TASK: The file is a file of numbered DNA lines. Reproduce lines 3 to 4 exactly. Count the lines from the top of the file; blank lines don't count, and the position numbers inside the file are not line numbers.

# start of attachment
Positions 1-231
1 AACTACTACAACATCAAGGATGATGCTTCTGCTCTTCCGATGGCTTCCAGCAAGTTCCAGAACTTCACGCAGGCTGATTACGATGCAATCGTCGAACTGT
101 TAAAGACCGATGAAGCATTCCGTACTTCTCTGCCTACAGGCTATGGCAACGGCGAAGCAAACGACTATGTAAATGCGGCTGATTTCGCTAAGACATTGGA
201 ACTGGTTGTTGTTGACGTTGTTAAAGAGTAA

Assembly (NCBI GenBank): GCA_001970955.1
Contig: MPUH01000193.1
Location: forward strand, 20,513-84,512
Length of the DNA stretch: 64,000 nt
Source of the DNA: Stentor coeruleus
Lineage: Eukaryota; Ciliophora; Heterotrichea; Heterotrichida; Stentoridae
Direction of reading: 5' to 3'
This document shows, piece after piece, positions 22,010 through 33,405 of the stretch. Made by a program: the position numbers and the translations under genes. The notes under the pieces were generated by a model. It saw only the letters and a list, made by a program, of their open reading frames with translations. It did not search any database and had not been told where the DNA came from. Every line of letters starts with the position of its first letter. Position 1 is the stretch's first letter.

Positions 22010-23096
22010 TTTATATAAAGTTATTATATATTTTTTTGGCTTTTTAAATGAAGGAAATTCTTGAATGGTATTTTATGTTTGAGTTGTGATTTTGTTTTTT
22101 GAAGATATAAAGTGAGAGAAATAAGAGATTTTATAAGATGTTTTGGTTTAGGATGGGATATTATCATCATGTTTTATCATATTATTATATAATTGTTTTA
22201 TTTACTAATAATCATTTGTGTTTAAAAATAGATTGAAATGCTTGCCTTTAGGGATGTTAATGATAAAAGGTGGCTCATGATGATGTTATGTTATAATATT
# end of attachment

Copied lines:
101 TAAAGACCGATGAAGCATTCCGTACTTCTCTGCCTACAGGCTATGGCAACGGCGAAGCAAACGACTATGTAAATGCGGCTGATTTCGCTAAGACATTGGA
201 ACTGGTTGTTGTTGACGTTGTTAAAGAGTAA